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    +1

    I've had a bunch of different 1U/2U/3U/4U SM Rack Chassis and only recently picked up a few SM Towers.

    The SC732 that I'm using is currently configured in a Haswell 1150 configuration, (X10SLL-F motherboard and i3-4350 CPU). Near silent and at idle sips power. I think this is going to be my next FreeNAS or Xpenology Chassis for AV/Plex duties. Two thumbs up.

    I also picked up an older scratch and dent SC745 (without PSU) on eBay at a very reasonable price. This is pretty much workstation targeted (the power distribution board packed 4x 6pin GPU cables) and is another great example of thoughtful SM modular design (built like a tank) with removable mid plane fan assys, modular power supplies ( I already had several SM PSU's available), rack mountable (drive bays can rotate 90 degrees). The mid plane can tilt in situ to provide better access to the TQ backplane (once you remove the appropriate screws), and even the largest SM motherboard fits with room to spare. A micro ATX motherboard in this case looks positively diminutive !!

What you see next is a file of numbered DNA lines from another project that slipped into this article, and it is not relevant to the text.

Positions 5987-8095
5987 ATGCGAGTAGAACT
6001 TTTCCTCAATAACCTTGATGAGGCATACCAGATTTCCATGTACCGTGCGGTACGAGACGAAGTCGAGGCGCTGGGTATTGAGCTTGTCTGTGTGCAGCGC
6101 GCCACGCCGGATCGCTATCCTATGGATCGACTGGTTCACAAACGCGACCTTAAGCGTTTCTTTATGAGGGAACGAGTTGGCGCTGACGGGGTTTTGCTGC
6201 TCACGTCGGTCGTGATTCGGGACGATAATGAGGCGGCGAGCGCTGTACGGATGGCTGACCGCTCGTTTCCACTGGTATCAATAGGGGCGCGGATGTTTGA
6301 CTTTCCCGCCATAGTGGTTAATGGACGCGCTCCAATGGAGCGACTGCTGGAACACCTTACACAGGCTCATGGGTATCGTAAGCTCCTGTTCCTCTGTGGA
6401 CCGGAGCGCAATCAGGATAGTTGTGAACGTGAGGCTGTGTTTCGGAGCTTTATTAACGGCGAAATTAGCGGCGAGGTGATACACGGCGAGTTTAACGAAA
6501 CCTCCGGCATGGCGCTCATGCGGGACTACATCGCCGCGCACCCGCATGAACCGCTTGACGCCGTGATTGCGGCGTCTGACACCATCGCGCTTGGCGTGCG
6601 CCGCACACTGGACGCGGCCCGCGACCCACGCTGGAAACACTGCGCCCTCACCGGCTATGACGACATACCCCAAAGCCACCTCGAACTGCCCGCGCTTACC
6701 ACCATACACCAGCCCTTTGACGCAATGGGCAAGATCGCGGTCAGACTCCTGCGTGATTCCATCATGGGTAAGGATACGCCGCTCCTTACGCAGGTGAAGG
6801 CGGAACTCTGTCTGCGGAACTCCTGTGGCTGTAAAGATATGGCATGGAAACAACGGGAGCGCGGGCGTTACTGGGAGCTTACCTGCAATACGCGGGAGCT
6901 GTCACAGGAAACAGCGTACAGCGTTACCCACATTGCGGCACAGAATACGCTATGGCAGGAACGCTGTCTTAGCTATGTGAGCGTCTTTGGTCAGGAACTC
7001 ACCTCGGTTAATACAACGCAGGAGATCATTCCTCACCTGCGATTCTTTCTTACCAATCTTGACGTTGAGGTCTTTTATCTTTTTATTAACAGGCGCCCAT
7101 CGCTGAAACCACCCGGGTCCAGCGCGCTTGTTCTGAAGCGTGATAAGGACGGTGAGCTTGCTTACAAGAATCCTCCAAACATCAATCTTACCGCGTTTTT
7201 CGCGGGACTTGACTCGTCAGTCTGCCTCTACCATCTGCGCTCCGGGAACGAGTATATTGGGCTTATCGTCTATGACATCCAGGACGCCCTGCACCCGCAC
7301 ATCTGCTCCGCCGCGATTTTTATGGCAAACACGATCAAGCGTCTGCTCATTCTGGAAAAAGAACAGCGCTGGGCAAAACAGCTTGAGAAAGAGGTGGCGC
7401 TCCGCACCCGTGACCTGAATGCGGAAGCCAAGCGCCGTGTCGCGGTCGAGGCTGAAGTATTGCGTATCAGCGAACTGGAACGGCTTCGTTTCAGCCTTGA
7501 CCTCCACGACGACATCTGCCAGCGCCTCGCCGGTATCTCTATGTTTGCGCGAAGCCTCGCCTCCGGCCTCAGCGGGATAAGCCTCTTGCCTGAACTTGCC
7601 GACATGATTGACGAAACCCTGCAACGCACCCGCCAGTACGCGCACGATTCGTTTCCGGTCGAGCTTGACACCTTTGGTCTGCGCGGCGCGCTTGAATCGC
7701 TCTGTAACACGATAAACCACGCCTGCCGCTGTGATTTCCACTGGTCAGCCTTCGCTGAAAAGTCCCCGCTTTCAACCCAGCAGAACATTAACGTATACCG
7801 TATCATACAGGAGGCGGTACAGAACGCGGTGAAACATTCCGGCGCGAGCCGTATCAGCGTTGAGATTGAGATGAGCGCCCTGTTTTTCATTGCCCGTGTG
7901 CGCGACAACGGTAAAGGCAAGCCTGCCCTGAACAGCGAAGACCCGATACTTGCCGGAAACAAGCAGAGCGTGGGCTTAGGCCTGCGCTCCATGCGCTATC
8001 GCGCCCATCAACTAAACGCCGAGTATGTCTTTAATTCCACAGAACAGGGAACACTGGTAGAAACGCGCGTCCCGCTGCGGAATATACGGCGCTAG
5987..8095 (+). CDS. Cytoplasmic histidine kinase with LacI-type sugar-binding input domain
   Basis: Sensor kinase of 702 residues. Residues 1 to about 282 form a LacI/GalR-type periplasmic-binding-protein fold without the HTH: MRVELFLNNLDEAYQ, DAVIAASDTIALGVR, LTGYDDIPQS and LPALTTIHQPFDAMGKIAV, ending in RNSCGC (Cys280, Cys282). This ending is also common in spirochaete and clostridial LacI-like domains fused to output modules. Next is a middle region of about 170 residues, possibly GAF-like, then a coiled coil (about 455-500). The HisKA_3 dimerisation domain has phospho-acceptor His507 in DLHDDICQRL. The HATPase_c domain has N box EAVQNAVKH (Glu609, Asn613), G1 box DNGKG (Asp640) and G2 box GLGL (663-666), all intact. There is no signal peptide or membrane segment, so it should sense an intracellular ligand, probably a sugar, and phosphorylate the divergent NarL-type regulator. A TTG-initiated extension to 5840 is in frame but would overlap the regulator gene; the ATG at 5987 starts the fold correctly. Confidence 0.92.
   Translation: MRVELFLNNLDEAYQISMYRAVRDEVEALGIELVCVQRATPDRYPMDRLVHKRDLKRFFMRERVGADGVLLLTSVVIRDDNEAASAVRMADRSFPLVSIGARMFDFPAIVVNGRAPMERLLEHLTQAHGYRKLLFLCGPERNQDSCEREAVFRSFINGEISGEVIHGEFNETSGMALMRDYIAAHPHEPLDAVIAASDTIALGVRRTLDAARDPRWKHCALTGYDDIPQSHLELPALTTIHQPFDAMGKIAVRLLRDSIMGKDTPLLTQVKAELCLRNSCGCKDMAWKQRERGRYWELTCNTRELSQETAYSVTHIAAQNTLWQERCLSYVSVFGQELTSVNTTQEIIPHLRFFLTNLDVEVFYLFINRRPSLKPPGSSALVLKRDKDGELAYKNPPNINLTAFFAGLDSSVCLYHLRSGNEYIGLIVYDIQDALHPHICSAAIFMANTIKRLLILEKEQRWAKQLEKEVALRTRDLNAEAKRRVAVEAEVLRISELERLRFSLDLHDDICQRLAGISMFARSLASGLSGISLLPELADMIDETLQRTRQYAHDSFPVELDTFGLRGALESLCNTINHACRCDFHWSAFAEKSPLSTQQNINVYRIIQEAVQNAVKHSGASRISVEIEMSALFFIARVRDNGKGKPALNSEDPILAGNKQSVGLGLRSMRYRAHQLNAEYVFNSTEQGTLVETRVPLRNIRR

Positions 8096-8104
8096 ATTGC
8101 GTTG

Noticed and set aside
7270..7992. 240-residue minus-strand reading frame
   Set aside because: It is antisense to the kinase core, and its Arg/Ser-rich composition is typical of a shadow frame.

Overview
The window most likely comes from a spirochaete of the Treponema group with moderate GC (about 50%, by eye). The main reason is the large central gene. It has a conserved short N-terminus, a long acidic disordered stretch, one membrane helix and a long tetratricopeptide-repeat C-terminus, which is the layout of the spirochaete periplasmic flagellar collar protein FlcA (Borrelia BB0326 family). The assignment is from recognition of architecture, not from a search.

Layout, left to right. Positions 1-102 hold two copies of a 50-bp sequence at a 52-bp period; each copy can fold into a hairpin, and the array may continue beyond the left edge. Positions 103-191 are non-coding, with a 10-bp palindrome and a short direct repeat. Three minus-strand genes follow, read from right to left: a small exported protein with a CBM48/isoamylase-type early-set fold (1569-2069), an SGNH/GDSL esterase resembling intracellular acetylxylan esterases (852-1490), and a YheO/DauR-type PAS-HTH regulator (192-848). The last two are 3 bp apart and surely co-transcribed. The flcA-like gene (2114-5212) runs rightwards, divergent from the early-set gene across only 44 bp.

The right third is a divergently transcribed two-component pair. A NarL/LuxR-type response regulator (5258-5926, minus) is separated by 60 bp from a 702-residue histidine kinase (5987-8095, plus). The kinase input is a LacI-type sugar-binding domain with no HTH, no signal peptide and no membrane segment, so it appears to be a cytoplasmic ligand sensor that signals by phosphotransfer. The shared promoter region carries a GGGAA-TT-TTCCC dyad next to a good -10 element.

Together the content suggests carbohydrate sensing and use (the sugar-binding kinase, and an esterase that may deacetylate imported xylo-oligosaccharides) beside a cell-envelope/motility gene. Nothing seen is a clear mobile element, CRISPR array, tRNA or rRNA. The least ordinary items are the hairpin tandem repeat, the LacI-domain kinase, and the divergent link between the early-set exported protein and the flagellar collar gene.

I'm thinking that the SC745 will move into the role of #1 workstation pretty soon. Looking like an X9SRL / E5-1600v2 / SNK-P0050AP4 foundation with a PWS-920P-SQ power supply ... should be quiet and efficient.
     
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  12. chinesestunna

    chinesestunna Active Member

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    Sweet looking case and very functional! SM cases are very well thought out IMO esp. paired with their mobo where fan controls are tightly coupled thermals are great!